Cultural studies have come strongly into their own in this, the first age of really existing internationalism. Nowadays, the latter features regularly in tuxedo and bow tie at Rotary Club dinners and Mayoral receptions, with a standard guest-card reading ‘globalization’; and on such occasions the opening grace, keynote addresses and concluding prayers are still economic in tone. But we should not be over-impressed by this liturgical language, and cultural studies can provide a perspective that brings one down to earth about the process. Internationalism was once saintliness, sandals and dewy-eyed propriety. Then, after 1989, the real thing suddenly disembarked, complete with democratic crotchets, contradictions and resentments—and attendant culture clashes. Naturally, the discipline has been driven towards the closest encounter with this appalling and exhilarating reality. One side effect has been a mounting preoccupation with ‘identity’, as discussed in Lutz Niethammer’s recent essay, ‘The Infancy of Tarzan’.footnote1 So many millions are now compelled to re-identify themselves, amid new mountains of documentation, that the basics of this process are being forced into more open scrutiny. Identity used to be a favoured playground for epistemology and psychology, even for metaphysics. For growing masses of people, however, issues of identity are not metaphorical but treasured, if deplorable, bits of cheap plastic: matters of everyday life and death.footnote2
New guidebooks are needed on the darkling plain. On Not Speaking Chinese, which appeared last year, is a probing and analytical narrative account of the rites of two-way passage, whose inspiration derives mainly from the work of Stuart Hall; it is written from the angle of a non-Chinese-speaking Chinese woman who ended up in Australia, via Indonesia and the Netherlands.footnote3 Her complicated story from the global periphery encounters Niethammer’s, from what used to be the centre; vital motifs are common to them both.
‘Deep is the well of the past’, Thomas Mann’s narrator declares at the start of Joseph and His Brothers. Quite how deep, how confusing and how inescapable, forms an essential part of the substance of his great tale. The brothers find themselves re-living the past, but invariably in ways that nobody, in that forgotten time, could possible have predicted. The ghosts are startling rebirths, not mere repetitions: history ‘ends’ all the time, in other words, but can only do so by bewildering and novel re-starts. The well between the lines of On Not Speaking Chinese reaches back into those recesses, and illustrates what has become of them, from Dutch Southeast Asia to the Atlantic and back again, via a detour involving Africa, the West Indies and the British Empire. In such trajectories, continents shrink and centuries appear fleeting; the reader gets a vivid sense of how long Ang’s hybrid coat of many colours has been in the making. Its formation was possible only by the confluence of innumerable tributaries into the present day’s single stream: what appears as the destiny of ‘globalization’. In the latter’s immense delta of migration and interchange, she argues, cross-fertilization and mergers must come into their own. Conurbations like Sydney, Los Angeles, Melbourne, London or Vancouver are, for the moment, like the end-Heimat of humanity’s tale—the forges of post-national culture.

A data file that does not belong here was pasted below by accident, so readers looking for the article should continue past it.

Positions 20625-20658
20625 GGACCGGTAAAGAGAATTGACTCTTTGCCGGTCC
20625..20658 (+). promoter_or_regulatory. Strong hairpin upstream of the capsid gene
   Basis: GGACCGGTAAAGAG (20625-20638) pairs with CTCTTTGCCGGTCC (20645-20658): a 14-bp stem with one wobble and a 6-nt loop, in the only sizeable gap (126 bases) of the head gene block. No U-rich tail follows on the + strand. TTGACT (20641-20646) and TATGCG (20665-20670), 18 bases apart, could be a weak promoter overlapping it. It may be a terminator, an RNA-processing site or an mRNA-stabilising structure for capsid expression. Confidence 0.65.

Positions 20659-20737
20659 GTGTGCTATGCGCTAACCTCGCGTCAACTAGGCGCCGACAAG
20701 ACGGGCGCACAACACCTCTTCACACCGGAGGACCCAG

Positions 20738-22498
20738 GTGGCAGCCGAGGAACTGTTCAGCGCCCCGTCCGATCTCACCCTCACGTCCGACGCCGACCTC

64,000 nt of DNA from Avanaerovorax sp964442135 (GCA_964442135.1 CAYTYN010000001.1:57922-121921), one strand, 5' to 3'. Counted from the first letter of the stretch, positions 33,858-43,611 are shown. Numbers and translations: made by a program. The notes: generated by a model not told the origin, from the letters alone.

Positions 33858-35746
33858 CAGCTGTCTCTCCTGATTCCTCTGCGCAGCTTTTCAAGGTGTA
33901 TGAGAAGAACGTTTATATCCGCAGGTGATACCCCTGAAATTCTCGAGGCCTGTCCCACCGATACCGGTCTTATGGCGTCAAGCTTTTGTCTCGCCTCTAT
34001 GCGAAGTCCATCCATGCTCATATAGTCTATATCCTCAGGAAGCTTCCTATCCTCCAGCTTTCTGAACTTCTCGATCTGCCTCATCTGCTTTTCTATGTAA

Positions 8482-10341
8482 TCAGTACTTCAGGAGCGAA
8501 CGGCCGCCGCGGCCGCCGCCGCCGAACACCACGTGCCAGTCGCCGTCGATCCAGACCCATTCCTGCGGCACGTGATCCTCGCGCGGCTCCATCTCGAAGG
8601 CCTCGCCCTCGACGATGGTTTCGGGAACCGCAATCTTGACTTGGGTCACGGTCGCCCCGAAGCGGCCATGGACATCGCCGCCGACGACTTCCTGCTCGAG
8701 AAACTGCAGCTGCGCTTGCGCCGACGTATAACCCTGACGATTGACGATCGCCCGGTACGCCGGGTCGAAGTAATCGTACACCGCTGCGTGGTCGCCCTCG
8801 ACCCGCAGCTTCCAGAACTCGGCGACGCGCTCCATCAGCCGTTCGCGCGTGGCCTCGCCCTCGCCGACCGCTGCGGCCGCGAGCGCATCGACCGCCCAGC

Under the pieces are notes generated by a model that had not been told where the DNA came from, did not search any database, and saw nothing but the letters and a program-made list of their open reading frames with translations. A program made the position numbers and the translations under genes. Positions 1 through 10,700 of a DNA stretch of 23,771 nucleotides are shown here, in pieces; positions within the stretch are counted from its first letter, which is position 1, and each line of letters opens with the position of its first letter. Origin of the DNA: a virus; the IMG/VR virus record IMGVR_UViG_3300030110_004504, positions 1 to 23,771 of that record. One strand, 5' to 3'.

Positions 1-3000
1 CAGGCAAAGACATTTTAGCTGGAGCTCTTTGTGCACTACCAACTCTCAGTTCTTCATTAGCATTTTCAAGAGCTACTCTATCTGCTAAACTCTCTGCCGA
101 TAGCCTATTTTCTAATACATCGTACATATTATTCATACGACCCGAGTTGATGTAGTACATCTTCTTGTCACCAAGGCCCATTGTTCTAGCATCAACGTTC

Appearances of the dread prefix, ‘post’, are frequently ominous, auguring re-writes of Dante’s inscription: abandon not just the past but everything intelligible, ye that enter here. So it is important to stress that Ang steers resolutely away from the style of spiritual surfing that postmodernism made fashionable. Instead, her own personal story is recounted as the basis of an embryonic global theory, with a consistently sharp eye for the ridiculous and the endearing. The Ang family were forced out of Indonesia at the time of the massacres of the sixties, and sought a homeland in the Netherlands rather than China. Ien’s father made them switch from Indonesian to Dutch. Ernest Gellner used to enjoy telling a similar story. Some time in the early 1930s, his father called together the German-speaking Bohemian-Jewish family and instructed them: ‘No more German in this household! I want to hear only Czech from now on.’ In both cases the children obeyed, with astounding literary results that no bourgeois paterfamilias could have predicted.
Now a fully-fledged cultural-studies intellectual, the author returned after twenty years to the Southern Hemisphere, and the more Asia-oriented Australia of Paul Keating’s Labour governments. But soon her third homeland was to be shaken by a tide of aggressive nationalist reaction—Pauline Hanson’s One Nation movement, directed against the new immigration and its accompanying multiculturalism. This defiant reassertion of native, in the sense of British, or ‘white-Australian’, identity against the new Asian and Chinese multiculturalism, abruptly threatened everything for which Ang had migrated.